So it’s Not Just Me After All!
Did’ja notice lately that much of the stuff we use daily just doesn’t work the way it used to and the way it should. We had a clothes washer that lasted for over 26 years and moved with us from our former residence in New Jersey to Connecticut. Sure it needed repairs from time to time as things wore but it was possible to do so at reasonable expense. In addition, we had for many years an extended warrantee that we took full advantage of. Finally, about two years ago the ol’ clunker gave up the ghost; and Mrs. McC. still grieves. Parts were no longer available by marketing design of the manufacturer; this is known as Planned Obsolescence. We did considerable research and finally settled on a name brand mainly because it had a stainless steel tub as opposed to the plastic tubs in most of today’s washers. Beyond this most of the gears are some type of plastic and we can anticipate quick and frequent ware. The real bugaboo is that the clothes simply don’t clean nearly as well as our original washer. Lint seems to build up on the clothes despite frequent emptying of the lint filter; and most of the clothes have spots that often make them look like polka-dots. These dots suspiciously resemble the holes in the wash tub itself. We’ve talked to the manufacturer who says it is either the detergent we are using, (I make our detergent just as our Grannies did using borax and Fel’s naphtha soap), or we are simply doing something wrong. Yikes and gadzooks! The tub leaves the telltale imprint of their tub and we are to blame?
Other things, as well, have changed before our eyes and just don’t function as they should. For instance, toilet paper; while the rolls may appear full the manufacturers, in order to save money and maintain the bottom line, have made the rolls shorter. Don’t believe me? Just take a look at your old toilet paper holder; remember when a roll spanned from arm to arm of the holder. Now they are about 25% shorter than just a couple or three years ago …and so it goes, on and on.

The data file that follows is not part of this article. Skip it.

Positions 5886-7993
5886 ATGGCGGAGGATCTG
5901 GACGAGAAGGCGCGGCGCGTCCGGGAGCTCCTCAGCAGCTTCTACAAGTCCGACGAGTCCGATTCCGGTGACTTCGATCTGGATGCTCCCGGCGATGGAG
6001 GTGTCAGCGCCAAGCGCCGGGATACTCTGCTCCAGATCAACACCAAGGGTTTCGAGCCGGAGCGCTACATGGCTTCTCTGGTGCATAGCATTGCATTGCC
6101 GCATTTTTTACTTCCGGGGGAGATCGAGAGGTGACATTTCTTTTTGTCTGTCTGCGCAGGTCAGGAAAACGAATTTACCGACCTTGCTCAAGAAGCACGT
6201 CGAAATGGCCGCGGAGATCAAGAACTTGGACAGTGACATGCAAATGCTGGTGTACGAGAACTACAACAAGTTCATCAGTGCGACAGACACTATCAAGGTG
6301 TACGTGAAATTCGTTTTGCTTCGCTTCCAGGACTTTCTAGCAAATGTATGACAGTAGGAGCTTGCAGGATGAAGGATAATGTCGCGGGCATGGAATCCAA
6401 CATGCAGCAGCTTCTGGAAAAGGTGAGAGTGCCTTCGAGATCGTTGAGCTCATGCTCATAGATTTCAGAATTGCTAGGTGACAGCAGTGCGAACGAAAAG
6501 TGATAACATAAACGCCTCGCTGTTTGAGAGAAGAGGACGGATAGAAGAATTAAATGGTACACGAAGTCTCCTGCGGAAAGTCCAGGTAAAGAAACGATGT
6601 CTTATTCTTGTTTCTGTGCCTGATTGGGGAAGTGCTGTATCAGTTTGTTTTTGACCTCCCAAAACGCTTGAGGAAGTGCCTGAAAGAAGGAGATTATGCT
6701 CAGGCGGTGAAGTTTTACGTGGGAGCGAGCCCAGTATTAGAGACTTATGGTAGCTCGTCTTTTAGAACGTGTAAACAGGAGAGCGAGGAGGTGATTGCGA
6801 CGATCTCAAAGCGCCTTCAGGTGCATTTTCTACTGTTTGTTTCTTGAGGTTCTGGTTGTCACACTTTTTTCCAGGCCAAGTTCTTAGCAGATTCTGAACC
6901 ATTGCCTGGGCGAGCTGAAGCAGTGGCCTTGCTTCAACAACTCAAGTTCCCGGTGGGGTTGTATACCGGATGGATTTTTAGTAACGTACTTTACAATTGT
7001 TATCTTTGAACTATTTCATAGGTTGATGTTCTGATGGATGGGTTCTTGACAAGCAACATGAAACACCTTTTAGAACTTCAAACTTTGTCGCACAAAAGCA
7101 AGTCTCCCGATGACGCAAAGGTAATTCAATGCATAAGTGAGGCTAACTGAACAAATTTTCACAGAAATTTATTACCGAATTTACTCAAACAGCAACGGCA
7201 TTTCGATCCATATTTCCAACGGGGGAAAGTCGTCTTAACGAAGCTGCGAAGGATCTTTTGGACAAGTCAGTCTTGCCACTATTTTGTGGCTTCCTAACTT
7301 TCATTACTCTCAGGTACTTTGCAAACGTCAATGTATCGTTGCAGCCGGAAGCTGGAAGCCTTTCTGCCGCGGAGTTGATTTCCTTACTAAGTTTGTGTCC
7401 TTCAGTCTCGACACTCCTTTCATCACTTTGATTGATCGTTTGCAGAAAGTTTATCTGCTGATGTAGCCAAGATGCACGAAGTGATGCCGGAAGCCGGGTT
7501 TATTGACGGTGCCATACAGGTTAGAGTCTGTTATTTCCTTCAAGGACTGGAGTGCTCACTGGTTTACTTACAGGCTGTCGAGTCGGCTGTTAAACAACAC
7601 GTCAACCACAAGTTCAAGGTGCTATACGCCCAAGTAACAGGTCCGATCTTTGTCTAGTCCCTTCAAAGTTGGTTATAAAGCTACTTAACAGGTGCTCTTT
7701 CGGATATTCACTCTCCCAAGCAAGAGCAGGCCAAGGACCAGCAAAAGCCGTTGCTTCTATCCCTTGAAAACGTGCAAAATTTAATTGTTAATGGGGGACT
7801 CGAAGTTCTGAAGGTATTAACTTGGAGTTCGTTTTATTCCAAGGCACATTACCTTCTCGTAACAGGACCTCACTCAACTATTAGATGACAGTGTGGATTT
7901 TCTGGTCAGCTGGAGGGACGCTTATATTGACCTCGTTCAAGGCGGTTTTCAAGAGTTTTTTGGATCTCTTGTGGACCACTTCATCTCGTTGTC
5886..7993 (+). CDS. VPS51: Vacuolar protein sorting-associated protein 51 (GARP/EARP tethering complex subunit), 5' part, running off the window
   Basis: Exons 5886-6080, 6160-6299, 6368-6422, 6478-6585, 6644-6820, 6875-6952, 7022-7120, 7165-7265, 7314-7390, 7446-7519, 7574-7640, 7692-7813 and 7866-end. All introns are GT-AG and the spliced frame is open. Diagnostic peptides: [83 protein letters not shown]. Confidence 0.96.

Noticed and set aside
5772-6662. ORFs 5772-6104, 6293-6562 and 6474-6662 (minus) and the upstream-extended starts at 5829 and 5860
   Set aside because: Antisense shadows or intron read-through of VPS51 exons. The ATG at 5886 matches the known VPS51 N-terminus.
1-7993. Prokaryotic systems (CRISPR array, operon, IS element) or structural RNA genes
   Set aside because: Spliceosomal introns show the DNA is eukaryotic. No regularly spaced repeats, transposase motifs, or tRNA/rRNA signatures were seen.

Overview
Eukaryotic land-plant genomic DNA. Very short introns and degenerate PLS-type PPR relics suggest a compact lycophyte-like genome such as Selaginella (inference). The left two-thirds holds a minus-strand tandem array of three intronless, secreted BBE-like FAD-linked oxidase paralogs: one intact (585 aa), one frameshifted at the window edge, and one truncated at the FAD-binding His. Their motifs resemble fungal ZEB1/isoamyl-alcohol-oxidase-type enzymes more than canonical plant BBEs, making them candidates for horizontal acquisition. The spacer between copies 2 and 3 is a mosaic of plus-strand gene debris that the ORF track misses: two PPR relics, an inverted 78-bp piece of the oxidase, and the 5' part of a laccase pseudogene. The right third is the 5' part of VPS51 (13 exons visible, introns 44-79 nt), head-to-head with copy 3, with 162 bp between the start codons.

Considering all the above nuisances my pet peeve are the so-called safety spouts on the 1 and 5 gallon gasoline containers. For the past three years I thought it was just me who had a hard time with these spouts. Since I’ve been forced to buy these new containers with the safety spouts I’ve spilled and wasted more fuel than in my entire lifetime up to mandated introduction of these spouts by the government EPA. In the end, I in order to save the increasingly dear gasoline I’ve resorted to taking off the spouts entirely and just pouring it into my few remaining pre-mandate jerry cans; from here I can easily just pour the fuel into my various machines using the old spouts. Needless, to say these older spouts, which are as rare as hen’s teeth, have become a precious and protected commodity here at Hunny-Bunny Farm. So now you can see my excitement at finding that I’m not the only one who shares this pet peeve. Web citation below:
In an enjoyable and light-hearted way the author does make the point that the quality of our lives has deteriorated thanks to unnecessary government intervention and regulation, among other things. It is worth the small time to read. Meantime, I will continue to double handle my fuel until I find a way to hack these new-fangled containers. Ah! YouTube! I’m sure someone there has already done it.
Yes, YouTube is better than Felix the Cat’s magic bag of tricks. There was a video on hacking…um …modifying a new-fangled gas container.
Here is the web citation:
Hope you find this useful.
Richard of Danbury, D.S.G.